1. More “rigorous” merger reviews. According to the FTC, it is “seeking to ensure [its] merger reviews are more comprehensive and analytically rigorous.” The FTC reviews various factors to determine whether a proposed transaction would violate the antitrust laws.  The FTC’s second requests “may factor in additional facets of market competition that may be impacted.  These factors may include, for example, how a proposed merger will affect labor markets, the cross-market effects of a transaction, and how the involvement of investment firms may affect market incentives to compete.”

2. Information companies must provide before review. Companies must provide descriptions of the business responsibilities of employees responsible for relevant lines of business and those employees who are responsible for negotiating, analyzing, or recommending the merger.  The FTC says “[c]ompanies must also provide basic information about how they maintain data that is responsive to the specifications in the second request.”  These changes will enable FTC staff to more easily identify possible challenges to productions of documents and data.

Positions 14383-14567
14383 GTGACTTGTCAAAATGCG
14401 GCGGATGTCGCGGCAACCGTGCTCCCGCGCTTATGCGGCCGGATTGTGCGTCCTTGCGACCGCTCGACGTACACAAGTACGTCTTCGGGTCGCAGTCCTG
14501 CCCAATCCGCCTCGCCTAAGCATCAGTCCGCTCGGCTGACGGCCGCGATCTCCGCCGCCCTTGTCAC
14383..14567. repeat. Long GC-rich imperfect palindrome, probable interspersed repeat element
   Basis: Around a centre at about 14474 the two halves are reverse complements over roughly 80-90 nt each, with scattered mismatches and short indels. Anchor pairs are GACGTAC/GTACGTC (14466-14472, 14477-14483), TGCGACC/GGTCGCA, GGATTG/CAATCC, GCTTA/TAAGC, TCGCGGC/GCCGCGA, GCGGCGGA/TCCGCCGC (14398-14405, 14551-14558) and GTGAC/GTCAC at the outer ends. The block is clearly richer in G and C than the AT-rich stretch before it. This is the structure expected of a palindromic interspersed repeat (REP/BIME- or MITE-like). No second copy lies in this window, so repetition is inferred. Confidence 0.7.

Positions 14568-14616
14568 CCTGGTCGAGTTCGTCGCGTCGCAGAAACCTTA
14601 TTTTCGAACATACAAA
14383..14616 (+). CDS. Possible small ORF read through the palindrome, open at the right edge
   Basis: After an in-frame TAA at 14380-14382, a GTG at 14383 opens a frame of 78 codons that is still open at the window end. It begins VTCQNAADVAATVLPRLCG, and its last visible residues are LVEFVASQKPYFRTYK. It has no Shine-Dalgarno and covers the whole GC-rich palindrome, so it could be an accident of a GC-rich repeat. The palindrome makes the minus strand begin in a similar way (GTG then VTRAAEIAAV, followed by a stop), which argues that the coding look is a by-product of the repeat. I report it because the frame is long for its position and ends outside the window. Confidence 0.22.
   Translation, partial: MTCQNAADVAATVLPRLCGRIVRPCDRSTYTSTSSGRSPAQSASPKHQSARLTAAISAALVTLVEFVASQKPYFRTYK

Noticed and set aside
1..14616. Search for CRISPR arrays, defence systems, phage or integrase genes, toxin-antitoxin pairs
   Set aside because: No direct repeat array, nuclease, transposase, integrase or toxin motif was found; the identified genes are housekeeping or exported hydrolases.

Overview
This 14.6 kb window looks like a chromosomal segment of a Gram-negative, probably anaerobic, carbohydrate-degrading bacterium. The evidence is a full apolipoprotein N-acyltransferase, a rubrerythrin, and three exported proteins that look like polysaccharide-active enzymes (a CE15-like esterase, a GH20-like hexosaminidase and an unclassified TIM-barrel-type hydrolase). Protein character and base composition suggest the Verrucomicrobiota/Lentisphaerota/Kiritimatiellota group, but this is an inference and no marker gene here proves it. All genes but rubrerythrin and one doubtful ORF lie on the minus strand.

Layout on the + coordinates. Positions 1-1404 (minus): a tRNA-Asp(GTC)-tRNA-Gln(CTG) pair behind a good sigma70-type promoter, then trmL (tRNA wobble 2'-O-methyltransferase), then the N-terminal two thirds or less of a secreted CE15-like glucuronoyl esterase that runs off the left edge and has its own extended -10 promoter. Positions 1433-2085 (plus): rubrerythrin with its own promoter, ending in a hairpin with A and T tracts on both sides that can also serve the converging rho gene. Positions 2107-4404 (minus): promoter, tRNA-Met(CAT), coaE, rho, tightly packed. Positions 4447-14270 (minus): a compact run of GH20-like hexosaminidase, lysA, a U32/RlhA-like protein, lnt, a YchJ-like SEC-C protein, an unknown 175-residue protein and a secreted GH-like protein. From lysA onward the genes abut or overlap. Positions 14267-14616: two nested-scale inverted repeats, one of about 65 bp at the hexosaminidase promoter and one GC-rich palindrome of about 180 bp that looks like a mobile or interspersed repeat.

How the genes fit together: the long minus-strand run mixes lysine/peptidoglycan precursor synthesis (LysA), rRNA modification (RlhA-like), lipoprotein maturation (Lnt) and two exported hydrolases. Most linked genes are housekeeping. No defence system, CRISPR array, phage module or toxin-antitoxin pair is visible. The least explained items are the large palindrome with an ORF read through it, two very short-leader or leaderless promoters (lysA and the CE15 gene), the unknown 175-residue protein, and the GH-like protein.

3. Disclose use of e-discovery tools. For FTC second requests, companies must provide information about how they intend to use e-discovery tools before they apply the tools to identify responsive materials. According to the FTC, “[c]omplete and accurate information is critical in any investigation and there are substantial benefits to ensuring up front that e-discovery processes will identify required information.”  This change will also bring the FTC’s second request model closer to that of the DOJ.

The FTC has recently posted an updated Model Second Request that states that companies have to “[i]dentify any electronic production tools or software packages utilized by the Company . . . for: keyword searching, Technology Assisted Review, email threading, [and] de-duplication.” It also requires companies to provide a list of the search terms used to identify responsive documents.  If Technology Assisted Review (“TAR”) software is used, the companies must describe the collection methodology. [1]

4. Partial Privilege Logs no longer allowed. The FTC is also altering its privilege log requirements to be more closely aligned with the DOJ’s practice.  A submission of a “partial” privilege log is no longer an option.  Prior to the change, companies were allowed to provide a partial log describing just the names of each person from whom responsive documents were withheld for privilege and the total number of documents that were withheld, with the FTC having the option of later requesting a complete log.